The National Coalition Against Censorship is urging the Board of Education in Hudson, Ohio, to return Jonathan Evison’s book, Lawn Boy, to school libraries. The book, which won the American Library Association’s Alex Award in 2019 as one of the top ten books written for adults that have special appeal to young adults, was removed following objections by some community members to some of its content.

Removing a book without following administrative regulations not only violates the First Amendment, it also raises serious pedagogical concerns. It greatly burdens teachers, and is likely to chill their ability to select books that they believe best serve students’ needs.

While not every book is right for every young reader, the role of school libraries is to allow students and parents to make choices according to their own interests, experiences, and family values. However, no parent, student or community member may impose their views, values and interests on others by restricting an entire community’s access to particular books.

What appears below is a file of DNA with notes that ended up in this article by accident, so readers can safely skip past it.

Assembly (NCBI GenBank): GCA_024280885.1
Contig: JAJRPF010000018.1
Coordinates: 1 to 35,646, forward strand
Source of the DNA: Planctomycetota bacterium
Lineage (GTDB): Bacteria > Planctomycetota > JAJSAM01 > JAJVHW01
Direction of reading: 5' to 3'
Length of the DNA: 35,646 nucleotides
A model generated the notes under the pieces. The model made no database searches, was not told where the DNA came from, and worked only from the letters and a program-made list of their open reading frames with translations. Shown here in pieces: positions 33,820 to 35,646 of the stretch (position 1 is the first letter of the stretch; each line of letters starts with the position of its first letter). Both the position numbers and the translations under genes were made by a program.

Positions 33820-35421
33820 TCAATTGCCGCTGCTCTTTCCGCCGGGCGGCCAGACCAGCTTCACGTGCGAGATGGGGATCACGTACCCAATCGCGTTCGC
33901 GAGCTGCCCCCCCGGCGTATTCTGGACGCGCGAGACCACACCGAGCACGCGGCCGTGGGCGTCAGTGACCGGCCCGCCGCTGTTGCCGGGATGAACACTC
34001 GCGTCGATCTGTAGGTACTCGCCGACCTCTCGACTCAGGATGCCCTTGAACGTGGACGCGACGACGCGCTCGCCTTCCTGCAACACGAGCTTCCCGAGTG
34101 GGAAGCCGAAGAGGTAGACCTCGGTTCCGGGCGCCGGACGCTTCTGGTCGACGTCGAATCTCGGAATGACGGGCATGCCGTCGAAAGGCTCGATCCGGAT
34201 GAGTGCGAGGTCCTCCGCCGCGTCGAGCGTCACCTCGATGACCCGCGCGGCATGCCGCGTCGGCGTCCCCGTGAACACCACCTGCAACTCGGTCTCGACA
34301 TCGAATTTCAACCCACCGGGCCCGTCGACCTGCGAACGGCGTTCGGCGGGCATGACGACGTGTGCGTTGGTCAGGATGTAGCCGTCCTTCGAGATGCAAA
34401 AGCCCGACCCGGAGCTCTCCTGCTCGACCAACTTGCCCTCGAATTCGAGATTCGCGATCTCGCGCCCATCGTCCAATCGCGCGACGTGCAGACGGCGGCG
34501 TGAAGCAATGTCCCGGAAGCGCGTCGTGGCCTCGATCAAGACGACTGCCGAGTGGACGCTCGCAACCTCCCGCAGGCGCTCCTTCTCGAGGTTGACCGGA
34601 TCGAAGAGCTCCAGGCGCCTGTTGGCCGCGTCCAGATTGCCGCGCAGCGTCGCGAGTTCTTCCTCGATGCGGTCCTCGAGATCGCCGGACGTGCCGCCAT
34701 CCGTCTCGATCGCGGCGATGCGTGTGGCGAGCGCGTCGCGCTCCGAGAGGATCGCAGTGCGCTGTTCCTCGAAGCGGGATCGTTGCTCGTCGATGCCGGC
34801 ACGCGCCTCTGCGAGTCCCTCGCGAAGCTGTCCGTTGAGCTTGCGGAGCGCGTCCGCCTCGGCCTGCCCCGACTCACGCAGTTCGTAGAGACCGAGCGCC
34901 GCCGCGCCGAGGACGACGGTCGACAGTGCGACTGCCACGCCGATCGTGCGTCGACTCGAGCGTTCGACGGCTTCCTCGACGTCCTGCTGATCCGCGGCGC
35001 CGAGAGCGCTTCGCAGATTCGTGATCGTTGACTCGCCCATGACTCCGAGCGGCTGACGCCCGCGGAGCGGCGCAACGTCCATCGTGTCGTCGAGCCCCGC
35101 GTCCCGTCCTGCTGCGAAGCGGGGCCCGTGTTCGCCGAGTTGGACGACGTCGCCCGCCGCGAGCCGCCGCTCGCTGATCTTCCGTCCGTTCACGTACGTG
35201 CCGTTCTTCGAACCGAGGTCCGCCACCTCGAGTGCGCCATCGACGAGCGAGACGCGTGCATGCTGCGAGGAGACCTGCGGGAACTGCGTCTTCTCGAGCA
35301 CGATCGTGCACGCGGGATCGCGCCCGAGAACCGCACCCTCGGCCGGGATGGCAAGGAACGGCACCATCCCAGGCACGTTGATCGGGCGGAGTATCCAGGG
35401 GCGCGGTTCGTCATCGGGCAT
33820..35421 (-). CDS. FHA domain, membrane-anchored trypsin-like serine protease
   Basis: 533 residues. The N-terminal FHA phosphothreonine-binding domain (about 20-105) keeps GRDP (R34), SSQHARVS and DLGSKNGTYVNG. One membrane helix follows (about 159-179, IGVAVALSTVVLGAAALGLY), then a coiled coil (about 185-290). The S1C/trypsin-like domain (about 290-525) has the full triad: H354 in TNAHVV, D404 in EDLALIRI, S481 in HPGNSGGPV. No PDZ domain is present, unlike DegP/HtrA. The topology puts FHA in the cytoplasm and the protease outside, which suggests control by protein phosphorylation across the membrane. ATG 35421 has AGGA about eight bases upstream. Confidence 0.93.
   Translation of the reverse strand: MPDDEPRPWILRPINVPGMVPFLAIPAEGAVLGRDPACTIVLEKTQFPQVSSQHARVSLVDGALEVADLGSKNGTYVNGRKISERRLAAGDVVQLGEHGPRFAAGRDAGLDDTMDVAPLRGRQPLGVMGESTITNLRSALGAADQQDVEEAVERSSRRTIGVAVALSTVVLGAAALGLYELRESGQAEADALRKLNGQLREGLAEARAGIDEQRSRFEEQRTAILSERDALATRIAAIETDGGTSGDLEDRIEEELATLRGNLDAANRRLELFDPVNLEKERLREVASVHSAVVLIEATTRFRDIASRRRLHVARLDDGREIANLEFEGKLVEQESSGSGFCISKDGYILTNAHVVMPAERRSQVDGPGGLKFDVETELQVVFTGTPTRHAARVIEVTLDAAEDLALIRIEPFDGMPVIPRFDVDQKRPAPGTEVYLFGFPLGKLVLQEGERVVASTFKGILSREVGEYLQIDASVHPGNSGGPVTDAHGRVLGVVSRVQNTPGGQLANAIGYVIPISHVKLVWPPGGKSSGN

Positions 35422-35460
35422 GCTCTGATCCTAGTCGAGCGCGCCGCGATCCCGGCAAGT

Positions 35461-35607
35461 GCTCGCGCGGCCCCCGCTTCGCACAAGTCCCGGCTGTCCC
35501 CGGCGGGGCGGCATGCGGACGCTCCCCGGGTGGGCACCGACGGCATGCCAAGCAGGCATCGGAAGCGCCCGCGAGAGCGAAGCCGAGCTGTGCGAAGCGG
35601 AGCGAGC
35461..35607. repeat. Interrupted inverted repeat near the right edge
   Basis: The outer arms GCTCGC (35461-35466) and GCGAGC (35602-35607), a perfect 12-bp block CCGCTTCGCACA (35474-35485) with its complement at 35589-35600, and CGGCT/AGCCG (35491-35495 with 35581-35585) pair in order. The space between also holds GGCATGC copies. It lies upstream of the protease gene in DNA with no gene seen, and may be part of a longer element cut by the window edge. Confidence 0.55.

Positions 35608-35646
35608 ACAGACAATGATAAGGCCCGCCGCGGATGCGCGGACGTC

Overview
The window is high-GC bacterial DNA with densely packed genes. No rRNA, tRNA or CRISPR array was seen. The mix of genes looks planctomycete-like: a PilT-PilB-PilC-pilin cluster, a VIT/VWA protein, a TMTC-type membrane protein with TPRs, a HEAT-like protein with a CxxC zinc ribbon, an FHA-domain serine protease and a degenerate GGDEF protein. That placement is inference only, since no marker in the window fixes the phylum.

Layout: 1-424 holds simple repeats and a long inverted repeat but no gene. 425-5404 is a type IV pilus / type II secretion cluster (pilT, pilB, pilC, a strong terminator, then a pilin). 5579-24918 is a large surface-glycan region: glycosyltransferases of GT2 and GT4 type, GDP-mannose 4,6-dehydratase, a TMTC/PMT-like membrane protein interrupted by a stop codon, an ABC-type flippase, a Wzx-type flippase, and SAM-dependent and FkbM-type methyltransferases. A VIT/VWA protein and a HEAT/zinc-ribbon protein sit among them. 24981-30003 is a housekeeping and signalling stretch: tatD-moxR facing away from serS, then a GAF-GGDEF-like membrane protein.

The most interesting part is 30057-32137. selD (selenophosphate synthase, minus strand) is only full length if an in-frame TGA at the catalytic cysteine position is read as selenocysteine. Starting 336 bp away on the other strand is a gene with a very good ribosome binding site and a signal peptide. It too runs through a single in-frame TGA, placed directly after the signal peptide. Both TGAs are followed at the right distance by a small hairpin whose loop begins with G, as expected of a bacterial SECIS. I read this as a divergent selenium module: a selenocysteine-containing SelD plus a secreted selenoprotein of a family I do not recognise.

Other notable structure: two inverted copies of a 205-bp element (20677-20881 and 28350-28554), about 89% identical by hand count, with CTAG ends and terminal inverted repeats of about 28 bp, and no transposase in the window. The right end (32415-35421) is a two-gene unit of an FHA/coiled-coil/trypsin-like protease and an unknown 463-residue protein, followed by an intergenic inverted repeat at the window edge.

The Supreme Court has established that public school officials’ discretion regarding the removal of library books is particularly limited to ensure the protection of students’ First Amendment right to access information because “students must always remain free to inquire, to study, and to evaluate, to gain new maturity and understanding” and “the school library is the principal locus of such freedom.” Board of Education v. Pico, 457 U.S. 853, 868-69 (1982).

In the same case, the Court also cautioned, “[l]ocal school boards may not remove books from library shelves simply because they dislike the ideas contained in those books and seek by their removal to ‘prescribe what shall be orthodox in politics, nationalism, religion, or other matters of opinion.’” Board of Education v. Pico, 457 U.S. 853, 872 (1982). Thus, the removal of books from public school libraries to suppress ideas is a violation of the First Amendment.

It appears that, in the case of Lawn Boy, the district has ignored its own review policies, which stipulate that the Superintendent may not remove a challenged book until a review committee has been convened and has issued a recommendation.

NCAC and its co-signors, the Authors Guild, Comic Book Legal Defense Fund, National Council of Teachers of English, PEN America Children’s and Young Adult Book Committee, and Society of Children’s Book Writers and Illustrators, ask that the District return Lawn Boy to the library pending the outcome of the challenge to the book, and to clarify to all teachers, administrators and staff that administrative regulations must be followed when challenges are brought to learning materials.

Read the full letter to the school district below. Click here for a full screen view: